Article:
7.5 out of 10

Trailer: http://www.imdb.com/video/imdb/vi1942859545?ref_=ttvi_vi_imdb_11

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Mad Max: Fury Road (2015)

[120 minutes. R. Director: George Miller]

Considering the disappointment of Mad Max Beyond Thunderdome, one could view Mad Max: Fury Road as a decades-in-the-making act of atonement from series creator George Miller. Was Thunderdome a terrible film? Hardly. But it evidenced such a departure and downswing in quality from its predecessors that one couldn’t help but be disappointed by the end result, which skewed toward a more family-friendly demographic in story (shades of Indiana Jones and the Temple of Doom) and execution (the once-gritty violence bordered on slapstick). Fury Road is a return to form as vital and energizing as 1981’s The Road Warrior, merging old-fashioned stunts and car chases with contemporary CGI, to surprisingly seamless effect. As ever, the film follows rugged loner Max (Tom Hardy, inhabiting Mel Gibson’s boots exceedingly well), plagued by PTSD from the family he couldn’t save (curiously, his son has been replaced by a little girl), as he falls into the clutches of a blood-harvesting albino cult, led by Immortan Joe (Hugh Keays-Byrne – who, in a nice bit of synchronicity, played Toecutter in the original Mad Max). When Joe’s imperator, Furiosa (Charlize Theron) goes off-route with a fuel rig, the ruler gives chase. Going into detail about this betrayal would give much of the plot away, and besides, so much of Fury Road is best experienced cold that mere description would do it a disservice. I will say this: water has replaced gasoline as the hottest post-apocalyptic commodity; and in this future, the real threat to dictatorial rule is matriarchal rebellion. The backlash from insecure men’s groups regarding the prominent role of women in this new Mad Max is ridiculous: if anything, it shows another bit of atonement – and evolution – on Miller’s part, as the previous films – save for Tina Turner’s empress in Thunderdome - have given the fairer sex short shrift. (How refreshing that Furiosa – who holds her own, and then some, against Max – is so strong a character that one could easily see a series continuation with her as the protagonist.) Above all else, Fury Road continues the tradition of what this series does best: the balletic choreography of off-road chases and extravagant vehicular destruction; while the film has its share of quiet, character-driven (pun intended) interludes, the action is as intricate and rollercoaster-frantic as ever. It may be a REVERSE SPOILER, but that apocalyptic dust storm that figures prominently into the trailer? That happens early in the film, to give an indication of the all-out craziness to follow. Also admirable is the attention to cohesion in the editing – this has always been Miller’s forte in guaranteeing palpable tension during his action scenes, but the fact that there is so little cheating pulls the spotlight further from the incoherent, migraine-inducing action garbage of the Michael Bay school. What’s more, the violence in Fury Road whips by at a fevered pitch, resisting the urge to gratuitously dwell on excess bloodshed (or Zack Snyder-styled slow-mo, for that matter) – every injury, every death, is displayed with purpose and, ultimately, humanity. There are also bits of satire that I enjoyed: a neighboring general (Richard Carter), who wears an ayatollah-style headdress made out of bullets; and the Benz-driving accountant (John Howard) who keeps a running tally of line-item losses; and the suspension-work guitar player (Iota) who leads Joe’s army into battle is an appropriate update of the Civil War marching band.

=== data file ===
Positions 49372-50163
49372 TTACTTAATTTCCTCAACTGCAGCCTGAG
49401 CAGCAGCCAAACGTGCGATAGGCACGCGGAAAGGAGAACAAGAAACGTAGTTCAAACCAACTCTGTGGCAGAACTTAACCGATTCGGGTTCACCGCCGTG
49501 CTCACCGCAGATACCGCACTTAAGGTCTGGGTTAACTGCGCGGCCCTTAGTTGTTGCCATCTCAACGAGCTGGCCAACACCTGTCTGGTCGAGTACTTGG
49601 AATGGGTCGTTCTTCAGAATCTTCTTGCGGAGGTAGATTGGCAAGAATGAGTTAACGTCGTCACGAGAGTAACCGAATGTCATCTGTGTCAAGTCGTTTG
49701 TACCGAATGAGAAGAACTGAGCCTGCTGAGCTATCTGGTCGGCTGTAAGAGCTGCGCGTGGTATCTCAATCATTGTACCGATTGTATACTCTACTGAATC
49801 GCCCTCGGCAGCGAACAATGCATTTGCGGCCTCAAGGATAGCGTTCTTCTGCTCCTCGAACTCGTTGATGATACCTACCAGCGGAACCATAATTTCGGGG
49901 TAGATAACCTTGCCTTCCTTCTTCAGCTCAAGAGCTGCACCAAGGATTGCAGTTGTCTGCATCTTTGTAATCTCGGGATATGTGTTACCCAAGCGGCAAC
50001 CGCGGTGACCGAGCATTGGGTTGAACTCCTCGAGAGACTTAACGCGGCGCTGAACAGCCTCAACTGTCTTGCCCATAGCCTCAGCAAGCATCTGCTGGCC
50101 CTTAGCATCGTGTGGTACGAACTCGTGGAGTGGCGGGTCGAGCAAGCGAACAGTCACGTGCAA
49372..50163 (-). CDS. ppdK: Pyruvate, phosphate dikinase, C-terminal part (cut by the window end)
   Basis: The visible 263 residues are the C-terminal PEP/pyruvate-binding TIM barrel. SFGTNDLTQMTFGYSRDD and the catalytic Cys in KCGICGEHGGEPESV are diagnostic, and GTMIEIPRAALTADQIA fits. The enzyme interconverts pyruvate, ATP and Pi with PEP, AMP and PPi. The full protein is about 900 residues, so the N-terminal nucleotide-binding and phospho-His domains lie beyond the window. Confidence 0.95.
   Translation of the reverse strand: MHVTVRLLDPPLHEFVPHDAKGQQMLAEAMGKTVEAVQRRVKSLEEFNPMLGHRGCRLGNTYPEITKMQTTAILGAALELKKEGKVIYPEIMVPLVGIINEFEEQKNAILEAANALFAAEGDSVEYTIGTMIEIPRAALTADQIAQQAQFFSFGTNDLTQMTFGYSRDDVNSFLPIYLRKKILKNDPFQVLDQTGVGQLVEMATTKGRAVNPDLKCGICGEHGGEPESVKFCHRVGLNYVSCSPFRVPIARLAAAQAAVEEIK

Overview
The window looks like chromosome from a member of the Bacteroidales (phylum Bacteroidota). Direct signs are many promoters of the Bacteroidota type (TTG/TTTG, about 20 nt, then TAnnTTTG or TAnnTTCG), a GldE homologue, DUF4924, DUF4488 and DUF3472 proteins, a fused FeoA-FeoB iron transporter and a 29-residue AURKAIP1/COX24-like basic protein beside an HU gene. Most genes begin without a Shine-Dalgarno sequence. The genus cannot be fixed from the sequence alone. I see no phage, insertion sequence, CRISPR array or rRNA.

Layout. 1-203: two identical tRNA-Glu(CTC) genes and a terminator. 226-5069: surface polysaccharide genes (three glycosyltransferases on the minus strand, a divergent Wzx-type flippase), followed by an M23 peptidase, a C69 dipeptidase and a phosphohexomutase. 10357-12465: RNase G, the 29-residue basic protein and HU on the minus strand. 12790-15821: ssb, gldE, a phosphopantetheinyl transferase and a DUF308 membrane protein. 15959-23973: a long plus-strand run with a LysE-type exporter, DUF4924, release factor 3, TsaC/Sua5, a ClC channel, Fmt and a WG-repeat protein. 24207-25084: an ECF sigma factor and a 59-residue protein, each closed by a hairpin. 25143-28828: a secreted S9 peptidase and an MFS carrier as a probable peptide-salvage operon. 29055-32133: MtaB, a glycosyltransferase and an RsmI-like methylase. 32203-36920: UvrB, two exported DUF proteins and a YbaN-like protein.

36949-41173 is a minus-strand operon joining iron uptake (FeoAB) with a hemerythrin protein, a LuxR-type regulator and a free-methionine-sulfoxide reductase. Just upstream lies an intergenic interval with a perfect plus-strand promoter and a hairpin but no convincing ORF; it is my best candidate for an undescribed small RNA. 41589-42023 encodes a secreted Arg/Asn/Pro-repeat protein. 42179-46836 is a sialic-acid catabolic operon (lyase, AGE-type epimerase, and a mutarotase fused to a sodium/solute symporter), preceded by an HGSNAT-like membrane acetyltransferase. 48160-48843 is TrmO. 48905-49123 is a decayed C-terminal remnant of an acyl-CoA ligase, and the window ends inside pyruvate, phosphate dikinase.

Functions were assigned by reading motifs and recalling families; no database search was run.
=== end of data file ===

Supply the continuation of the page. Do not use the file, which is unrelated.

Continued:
8 out of 10

Trailer: http://www.imdb.com/video/imdb/vi3174411289?ref_=ttvi_vi_imdb_8

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Pitch Perfect 2 (2015)

[115 minutes. PG-13. Director: Elizabeth Banks]